Member Since: 03/02/08
2 lifetime posts
Upon having the electric company out AGAIN (third time) we have discovered it is in the line between the meter & the breaker panel not the breaker panel it's self so we've given up and hired someone to replace the line. It was the electrical company that had said that if replacing all the breakers didn't work it was the breaker panel at fault. Hopefully third time is the charm and we've found the problem since we've had power issues for a week & a half. Thank you for the detailed instructions though if the line replacement doesn't work we may have to go that route.

sailor86

04:51AM | 04/21/08
Member Since: 04/08/08
54 lifetime posts
I experienced problems in my last home with dimming lights/not enough power,etc. As it turned out, the house(mobile home) was in need of a service upgrade, much like what you're going to have done. Replacing the feeder from the meter to a larger size fixed the problem. After that point, you can upgrade your panel to allow for the extra power available.

Peace

southwick

05:07PM | 09/23/08
Member Since: 09/22/08
1 lifetime posts
I am in a similar situation.

My wife and I just moved into our first home. Weeks later and lessons learned, we are concerned about our Breaker panel.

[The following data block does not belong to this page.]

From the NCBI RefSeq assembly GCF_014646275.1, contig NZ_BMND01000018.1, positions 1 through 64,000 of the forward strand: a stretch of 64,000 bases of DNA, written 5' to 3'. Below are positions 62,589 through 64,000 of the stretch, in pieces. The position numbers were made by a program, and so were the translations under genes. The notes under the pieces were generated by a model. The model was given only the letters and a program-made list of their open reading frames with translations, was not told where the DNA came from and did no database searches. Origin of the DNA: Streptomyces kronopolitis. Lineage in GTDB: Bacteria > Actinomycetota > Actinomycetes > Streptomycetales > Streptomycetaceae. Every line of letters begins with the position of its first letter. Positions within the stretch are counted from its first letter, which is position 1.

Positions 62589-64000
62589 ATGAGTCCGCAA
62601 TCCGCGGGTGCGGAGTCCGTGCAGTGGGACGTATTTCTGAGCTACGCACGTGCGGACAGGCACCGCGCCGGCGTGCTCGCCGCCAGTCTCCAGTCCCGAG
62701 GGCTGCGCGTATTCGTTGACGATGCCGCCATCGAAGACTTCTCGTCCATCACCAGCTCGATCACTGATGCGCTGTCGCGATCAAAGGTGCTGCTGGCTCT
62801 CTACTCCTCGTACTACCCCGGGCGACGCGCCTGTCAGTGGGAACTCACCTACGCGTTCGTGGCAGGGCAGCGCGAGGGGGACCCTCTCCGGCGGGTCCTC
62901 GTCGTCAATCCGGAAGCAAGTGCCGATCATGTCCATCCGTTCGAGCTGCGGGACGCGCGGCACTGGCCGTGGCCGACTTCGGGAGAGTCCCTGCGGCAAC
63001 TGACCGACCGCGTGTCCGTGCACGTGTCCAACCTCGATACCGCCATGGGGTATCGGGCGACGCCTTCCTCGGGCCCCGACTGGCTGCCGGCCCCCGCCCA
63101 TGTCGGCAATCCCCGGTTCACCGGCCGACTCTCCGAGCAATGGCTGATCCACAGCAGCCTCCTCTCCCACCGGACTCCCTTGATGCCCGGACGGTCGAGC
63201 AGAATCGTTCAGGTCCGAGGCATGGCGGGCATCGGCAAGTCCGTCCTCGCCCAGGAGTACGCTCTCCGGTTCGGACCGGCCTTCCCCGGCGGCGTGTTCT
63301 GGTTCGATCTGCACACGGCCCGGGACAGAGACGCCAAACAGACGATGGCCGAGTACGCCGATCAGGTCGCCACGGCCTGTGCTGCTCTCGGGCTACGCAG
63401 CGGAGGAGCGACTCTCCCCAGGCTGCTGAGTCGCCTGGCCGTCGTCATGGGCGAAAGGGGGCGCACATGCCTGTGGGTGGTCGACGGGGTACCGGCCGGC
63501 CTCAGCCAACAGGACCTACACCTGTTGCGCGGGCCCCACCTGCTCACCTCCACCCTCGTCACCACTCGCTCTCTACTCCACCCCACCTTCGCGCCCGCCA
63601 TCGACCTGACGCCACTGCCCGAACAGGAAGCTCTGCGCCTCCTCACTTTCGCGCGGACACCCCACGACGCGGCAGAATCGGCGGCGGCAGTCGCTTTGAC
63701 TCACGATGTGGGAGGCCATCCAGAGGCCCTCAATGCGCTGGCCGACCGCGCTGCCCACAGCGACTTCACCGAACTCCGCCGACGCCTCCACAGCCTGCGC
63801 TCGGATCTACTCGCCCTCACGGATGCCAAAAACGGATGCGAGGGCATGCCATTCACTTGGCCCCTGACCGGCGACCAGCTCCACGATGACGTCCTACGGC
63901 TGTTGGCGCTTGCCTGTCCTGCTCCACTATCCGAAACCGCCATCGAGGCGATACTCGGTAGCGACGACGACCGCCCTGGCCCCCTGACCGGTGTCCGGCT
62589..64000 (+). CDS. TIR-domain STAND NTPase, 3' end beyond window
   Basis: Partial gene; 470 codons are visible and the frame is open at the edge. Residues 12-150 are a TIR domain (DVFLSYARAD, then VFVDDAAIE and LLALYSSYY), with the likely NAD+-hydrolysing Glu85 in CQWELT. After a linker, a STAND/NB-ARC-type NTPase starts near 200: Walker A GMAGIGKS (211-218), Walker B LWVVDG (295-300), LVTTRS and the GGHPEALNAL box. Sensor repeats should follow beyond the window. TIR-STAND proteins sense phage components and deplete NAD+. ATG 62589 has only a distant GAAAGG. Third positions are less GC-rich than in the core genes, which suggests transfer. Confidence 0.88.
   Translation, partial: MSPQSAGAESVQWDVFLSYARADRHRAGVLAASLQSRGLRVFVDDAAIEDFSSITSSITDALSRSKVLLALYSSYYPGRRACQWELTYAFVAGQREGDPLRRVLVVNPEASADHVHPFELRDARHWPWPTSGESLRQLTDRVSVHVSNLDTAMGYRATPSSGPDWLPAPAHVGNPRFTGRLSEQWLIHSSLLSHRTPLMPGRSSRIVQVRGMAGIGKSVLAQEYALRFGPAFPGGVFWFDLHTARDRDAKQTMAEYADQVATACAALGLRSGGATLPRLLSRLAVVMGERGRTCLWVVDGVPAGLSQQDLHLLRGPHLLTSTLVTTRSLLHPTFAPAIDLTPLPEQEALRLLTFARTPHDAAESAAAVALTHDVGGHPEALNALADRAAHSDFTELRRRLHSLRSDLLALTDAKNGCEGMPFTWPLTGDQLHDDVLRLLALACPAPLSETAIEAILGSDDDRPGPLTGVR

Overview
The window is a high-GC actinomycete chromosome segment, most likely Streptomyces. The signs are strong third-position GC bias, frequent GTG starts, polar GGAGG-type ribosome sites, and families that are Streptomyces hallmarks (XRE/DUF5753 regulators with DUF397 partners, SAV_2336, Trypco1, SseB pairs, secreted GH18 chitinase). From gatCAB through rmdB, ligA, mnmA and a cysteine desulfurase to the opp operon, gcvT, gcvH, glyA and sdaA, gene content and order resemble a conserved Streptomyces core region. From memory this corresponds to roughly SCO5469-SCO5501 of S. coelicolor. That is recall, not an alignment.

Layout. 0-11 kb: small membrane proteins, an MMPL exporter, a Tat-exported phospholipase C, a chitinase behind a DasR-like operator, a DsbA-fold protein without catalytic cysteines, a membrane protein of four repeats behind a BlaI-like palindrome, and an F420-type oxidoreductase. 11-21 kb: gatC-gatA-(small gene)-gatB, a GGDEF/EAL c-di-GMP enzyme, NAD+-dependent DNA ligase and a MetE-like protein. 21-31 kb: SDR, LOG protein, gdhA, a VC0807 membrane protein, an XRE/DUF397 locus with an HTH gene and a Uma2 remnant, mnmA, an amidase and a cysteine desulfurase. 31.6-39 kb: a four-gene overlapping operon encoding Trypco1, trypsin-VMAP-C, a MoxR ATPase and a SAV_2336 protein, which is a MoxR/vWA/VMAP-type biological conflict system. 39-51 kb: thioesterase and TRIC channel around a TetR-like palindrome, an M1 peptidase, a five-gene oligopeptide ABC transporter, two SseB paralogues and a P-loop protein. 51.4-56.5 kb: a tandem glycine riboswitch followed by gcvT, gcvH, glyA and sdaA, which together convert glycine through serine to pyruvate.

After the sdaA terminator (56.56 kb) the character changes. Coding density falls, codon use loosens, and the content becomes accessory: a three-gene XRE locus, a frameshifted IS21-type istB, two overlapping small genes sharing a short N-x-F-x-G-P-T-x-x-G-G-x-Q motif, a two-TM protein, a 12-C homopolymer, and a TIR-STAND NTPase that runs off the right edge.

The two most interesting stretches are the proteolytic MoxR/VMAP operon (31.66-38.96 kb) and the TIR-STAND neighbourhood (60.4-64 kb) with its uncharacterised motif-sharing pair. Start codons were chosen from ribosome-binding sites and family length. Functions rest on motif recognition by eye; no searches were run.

I have had two electricians come out, and the prices they are quoting me are a bit out of the budget. ($2400-$2900)

The second guy though made sure he took a picture because it was the Worst Breaker panel he had ever seen. The outside is completely rusted, and the wiring on the inside doesn't seem to be the best.

To the POINT!

My Dad believes he and his buddy (who is a journeyman electrician) can replace it no problem. I am sure they can, both are capable guy. My Dad has been making electrical control panels for years now. My main concern is insurance issues. If something goes wrong, will this be covered?

Should I bite the bullet, save up, and have a "pro" do it?

Thanks in advance.

TimBonham

03:30PM | 09/24/08
Member Since: 01/09/07
197 lifetime posts
You might want to consider having your dad & his buddy doing the work, then have it all inspected & checked by a licensed electrician before turning the power back on.

It will cost you much less to have an electrician just inspect the work -- probably only a service call and a couple hours charge -- likely only $200-$400 for this. And when it's done, he will give you a paper or will note on his invoice that it was inspected and found OK. That will satisfy your insurance company, if there is ever a problem.

jrannis

09:48AM | 09/28/08
Member Since: 09/20/08
10 lifetime posts
I would suggest bringing in someone that is properly licensed and carries proper insurance to do this type of work.

Although someone may be a journeyman electrician, they may not know how to change a panel properly. The bonding and conduit and wiring can be quite complicated and are debated by even the most seasoned electricians.

This is not a DIY project by any means.

One mispplaced wire could burn up every 120volt appliance and equipment in your house.